A work-out, and well needed break from the world

Although only a distance of 0.08km, these steps can provide a real sweat! This 161 step challenge pushes you to feel the burn.

Usually a place where run groups visited on a Saturday, but during the week - a peaceful escape from the world.


The steps rise up to the back of Armley park. Bordering with Gotts park, Armley park is two miles west of Leeds city centre and is approximately 14 hectares in area. It is the perfect location for people of all age ranges to enjoy a relaxing day out. The park gives local residents and visitors amazing views over Kirkstall Valley.

The bottom of Armley Steps leads down to the Leeds Liverpool canal, and a gentle walk through a densely wooded area. Quiet woodland walks in the inner city.

Why Armley Steps?

There are a number of health benefits to training on stairs as opposed to walking or running.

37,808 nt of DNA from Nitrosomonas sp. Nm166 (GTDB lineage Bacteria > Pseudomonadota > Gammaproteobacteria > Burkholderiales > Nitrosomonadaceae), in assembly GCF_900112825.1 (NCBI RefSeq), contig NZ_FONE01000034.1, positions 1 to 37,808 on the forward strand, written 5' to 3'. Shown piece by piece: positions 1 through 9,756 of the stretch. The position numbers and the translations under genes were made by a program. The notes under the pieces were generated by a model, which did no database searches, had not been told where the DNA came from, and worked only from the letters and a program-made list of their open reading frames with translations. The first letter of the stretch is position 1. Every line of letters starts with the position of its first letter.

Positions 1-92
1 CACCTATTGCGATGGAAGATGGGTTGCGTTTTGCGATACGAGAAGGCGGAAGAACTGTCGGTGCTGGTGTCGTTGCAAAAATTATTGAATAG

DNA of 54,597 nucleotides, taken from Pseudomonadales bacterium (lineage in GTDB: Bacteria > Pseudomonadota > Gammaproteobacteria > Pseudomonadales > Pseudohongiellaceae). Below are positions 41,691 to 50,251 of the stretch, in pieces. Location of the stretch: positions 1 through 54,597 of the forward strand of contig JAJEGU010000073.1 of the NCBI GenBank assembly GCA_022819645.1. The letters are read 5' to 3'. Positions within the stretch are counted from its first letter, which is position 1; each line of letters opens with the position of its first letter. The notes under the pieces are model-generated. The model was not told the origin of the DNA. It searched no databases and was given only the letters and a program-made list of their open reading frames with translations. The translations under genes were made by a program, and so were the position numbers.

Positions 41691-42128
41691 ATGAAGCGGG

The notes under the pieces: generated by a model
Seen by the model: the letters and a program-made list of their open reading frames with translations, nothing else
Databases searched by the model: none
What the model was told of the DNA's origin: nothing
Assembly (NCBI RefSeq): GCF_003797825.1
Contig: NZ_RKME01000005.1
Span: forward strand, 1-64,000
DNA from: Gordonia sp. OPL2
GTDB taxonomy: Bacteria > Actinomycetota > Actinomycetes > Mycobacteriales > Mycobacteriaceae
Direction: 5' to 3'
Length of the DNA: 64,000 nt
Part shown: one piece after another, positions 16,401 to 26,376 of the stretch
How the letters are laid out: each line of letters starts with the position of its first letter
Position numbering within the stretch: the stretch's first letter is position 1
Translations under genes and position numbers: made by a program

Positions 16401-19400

• Especially good for toning your bum, thighs and core.
  • An intense session will give more aerobic benefits. 30 minutes of stair running will burn around 500 calories.
  • Burns twice the amount of fat than a normal run, and three times that walking.
  • It is low impact and safe for the knees.
  • Helps improve bone strength.

Due to the nature of the exercise, you do not need to travel far. If you need to call it a day, you are still at the stairs, where you started!

For more details, the Run Leeds website has directions, as well as other running routes!

History of Gott's Park and Armley Steps

Armley park is a simple mix of green trees, open space and beautiful architectural gems. However, it has quite a bit of history!

The area was originally owned by a merchant, Thomas Woolrich, and the grounds were sold to him by Thomas White in the late C18. Benjamin Gott, who the park is named after, was a prosperous cloth manufacturer. He bought the land in 1803 and lived there until his death in 1840.

During Benjamin Gotts life, Humphry Repton was consulted in 1810 and produced a Red Book, 'Armley House near Leeds in Yorkshire'. Some of the proposals made in this book were carried out. The land stayed in private ownership until 1928 when it was acquired by Leeds City Council. It is now a golf course and public park, with the house now used as the Golf Clubhouse.

For a more detailed history, historicengland.org.uk is a great place to go.